For many people this time of year is a time to celebrate miracles. For Christians, Jesus’ virgin birth and resurrection. For Jews, a one day supply of temple lamp oil that burns for eight days. Christians seem to have the edge in the miracle department—birth and death being more dramatic than a burning lamp—but I never fail to wonder, “Where have all the miracles gone?”
Never, ever, not even once, has there been a thoroughly documented miracle worthy of a National Academy of Sciences stamp of approval. Most miracles worthy of their name are reputed to have occurred hundreds of years ago, conveniently before the age of modern science and the methods that now could assess the miraculousness of an event that seems to defy the known laws of nature.
The James Randi Educational Foundation has a long-standing offer of a one-million-dollar prize to anyone who can show, under proper observing conditions, evidence of any paranormal, supernatural, or occult power or event. No one, the foundation web site says, has ever passed the preliminary tests for this prize.
Now, it can be argued that only God performs miracles, not humans. So this explains why no man or woman has ever been able to demonstrate a divine power. But many religions and spiritual paths do indeed claim that saints, gurus, mystics, yogis, and the like have the ability to perform miracles. The big question is: Why is there no evidence of this?
The simplest explanation for why documented miracles are non-existent is that they don’t exist. And this includes miracles of yore as well as miracles of today. Which, of course, pretty much demolishes the foundations of Christianity and Judaism. Islam too, for that matter, since Muhammad is held to have miraculously received the message of the Koran directly from God in a trance state.
Myself, I hold to the view that the greatest miracle is that there aren’t any miracles. The cosmos is wonderfully guided by the intelligence of universal laws that are so seamless, there is no capacity for untoward events to happen. This, at least, is a perspective that fits both with the findings of modern science and the teachings of the most enlightened mystic philosophers such as Plotinus.
In my book about Plotinus I say: Isn’t it interesting that miracles are, by nature, so rare and miraculous? Well-documented miracles are few and far between (skeptics would say non-existent). Even purported miracles are so much an exception to the general run of worldly predictability that they receive widespread and avid attention in both holy books and impious tabloids.
If great souls have lived on Earth, and I believe they have, then why hasn’t a miracle been performed that is so grand, so out-of-the-ordinary, so impossible to disregard, that believers and unbelievers alike are left awestruck at this display of other-worldly power?
For example, adding another full-sized moon to the night sky would be the sort of thing that would grab everyone’s attention. Emblazoning a message on the newly-created celestial body—“Believe!”—would be a nice additional touch.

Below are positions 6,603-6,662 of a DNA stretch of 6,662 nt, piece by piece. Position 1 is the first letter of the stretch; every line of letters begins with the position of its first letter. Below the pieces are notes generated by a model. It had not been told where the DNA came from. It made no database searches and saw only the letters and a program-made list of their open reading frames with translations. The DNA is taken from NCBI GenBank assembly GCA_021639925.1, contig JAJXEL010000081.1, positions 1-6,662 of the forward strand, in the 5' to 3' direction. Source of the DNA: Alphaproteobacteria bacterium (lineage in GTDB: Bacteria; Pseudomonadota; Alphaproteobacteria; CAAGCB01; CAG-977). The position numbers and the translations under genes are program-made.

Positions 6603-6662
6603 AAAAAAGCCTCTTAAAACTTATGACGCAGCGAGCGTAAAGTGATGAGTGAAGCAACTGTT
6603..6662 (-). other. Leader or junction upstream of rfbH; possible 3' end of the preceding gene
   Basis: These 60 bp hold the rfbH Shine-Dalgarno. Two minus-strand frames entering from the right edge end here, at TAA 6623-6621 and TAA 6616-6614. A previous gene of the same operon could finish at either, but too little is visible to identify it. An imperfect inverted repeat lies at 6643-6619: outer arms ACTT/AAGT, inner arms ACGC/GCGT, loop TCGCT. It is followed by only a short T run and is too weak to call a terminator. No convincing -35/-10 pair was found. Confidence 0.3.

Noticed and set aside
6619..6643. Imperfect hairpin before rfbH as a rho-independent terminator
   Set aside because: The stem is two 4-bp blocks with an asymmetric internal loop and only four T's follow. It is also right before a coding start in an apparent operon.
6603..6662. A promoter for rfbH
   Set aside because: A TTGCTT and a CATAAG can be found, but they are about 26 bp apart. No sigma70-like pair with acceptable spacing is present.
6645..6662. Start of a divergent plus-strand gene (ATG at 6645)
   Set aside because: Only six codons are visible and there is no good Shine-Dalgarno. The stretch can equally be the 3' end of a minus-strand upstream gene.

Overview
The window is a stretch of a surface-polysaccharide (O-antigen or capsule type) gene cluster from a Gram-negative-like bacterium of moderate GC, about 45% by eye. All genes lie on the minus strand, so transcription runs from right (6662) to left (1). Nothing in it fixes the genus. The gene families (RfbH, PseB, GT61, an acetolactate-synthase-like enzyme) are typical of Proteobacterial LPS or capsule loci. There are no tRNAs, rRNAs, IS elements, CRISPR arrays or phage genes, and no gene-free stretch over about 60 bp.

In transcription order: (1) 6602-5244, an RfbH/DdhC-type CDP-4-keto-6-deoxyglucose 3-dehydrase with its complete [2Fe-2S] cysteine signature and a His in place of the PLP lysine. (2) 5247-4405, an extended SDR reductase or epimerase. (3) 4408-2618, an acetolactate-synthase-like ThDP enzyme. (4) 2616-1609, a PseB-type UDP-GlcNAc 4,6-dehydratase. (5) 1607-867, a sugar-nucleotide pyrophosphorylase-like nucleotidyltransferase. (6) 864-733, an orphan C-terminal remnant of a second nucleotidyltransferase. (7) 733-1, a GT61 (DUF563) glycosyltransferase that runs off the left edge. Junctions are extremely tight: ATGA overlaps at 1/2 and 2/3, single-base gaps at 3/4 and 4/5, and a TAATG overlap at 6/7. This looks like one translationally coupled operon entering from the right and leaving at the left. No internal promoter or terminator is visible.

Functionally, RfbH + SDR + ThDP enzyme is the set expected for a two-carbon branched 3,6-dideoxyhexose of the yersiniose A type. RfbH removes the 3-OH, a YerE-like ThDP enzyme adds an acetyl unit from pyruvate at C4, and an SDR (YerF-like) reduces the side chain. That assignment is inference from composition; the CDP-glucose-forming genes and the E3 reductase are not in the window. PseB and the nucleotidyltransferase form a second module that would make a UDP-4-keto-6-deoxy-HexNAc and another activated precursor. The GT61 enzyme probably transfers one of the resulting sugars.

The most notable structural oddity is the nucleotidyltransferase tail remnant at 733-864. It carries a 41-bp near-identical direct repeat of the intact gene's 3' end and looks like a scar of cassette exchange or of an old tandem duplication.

Recently I got an email from my wife’s sister, Dee Pagac, who shares my skepticism about miracles. I liked what she said and will share it below. Yes, unlikely events like the one she describes do happen. But if a “miracle” is a one in a million event, and there are almost three hundred million people in the United States, each of whom experiences many events each day, then daily chance alone guarantees that there will be hundreds of seeming miracles in this country.
Anatole France said, “Chance is perhaps the pseudonym of God when he did not want to sign.” Well, you could also say, “God is perhaps the pseudonym of chance when believers want to forge a miracle.”
Here are Dee’s thoughts on the subject:
“The thing I think is goofy is the belief that there is a god that we can pray to and he can make differences down here on earth. That ‘God’ gets all the credit for the good stuff and none of the blame for the bad stuff.
There was just a front page story last week in the Indianapolis News about a woman who while driving on a main street, felt compelled to turn her car into a trailer court and park behind a white van that turned out to be the one that had killed her son. Her 26 year old son had been killed in a hit and run while bike riding, I think a couple weeks before this.
People had reported seeing a white van or SUV. She said she just felt compelled to drive there and once there called her sister and told her about being there and not knowing why. Her sister came and they looked at the van and saw front damage, called police and it turned out to be the vehicle. The story ended with her saying this was proof there was a god cause it had to be god who led her there. Nice story.
What it made me wonder about, though, was why, if god could make her turn the wheel all the way on to another road and stop in a certain place just so she could get justice for her son, why couldn't he have made the killer turn the wheel just a little to miss the son on the bike or make the son turn the bike just a little to be missed by the van? That sure would have been a lot nicer of him.
If he has the power to save and cure people how does he decide when to do it? If he can talk to televangelists why doesn't he talk to atheists like me who need convincing or even regular religious people who are not becoming millionaires bilking old ladies like the televangelists.
If I were a queen and told people I had control over the life and death of my subjects and I was going to let some die by violent means - would my subjects still like me just because I said I would let them know who did the killing? If I could cure sick or injured people but only would if enough of the others prayed to me a lot - would they love me for that?
Anyway, that is my main question, why do people believe in a ‘God’ like that. To me it just doesn't make any sense.”
To me neither, Dee. Thanks for sharing your ideas.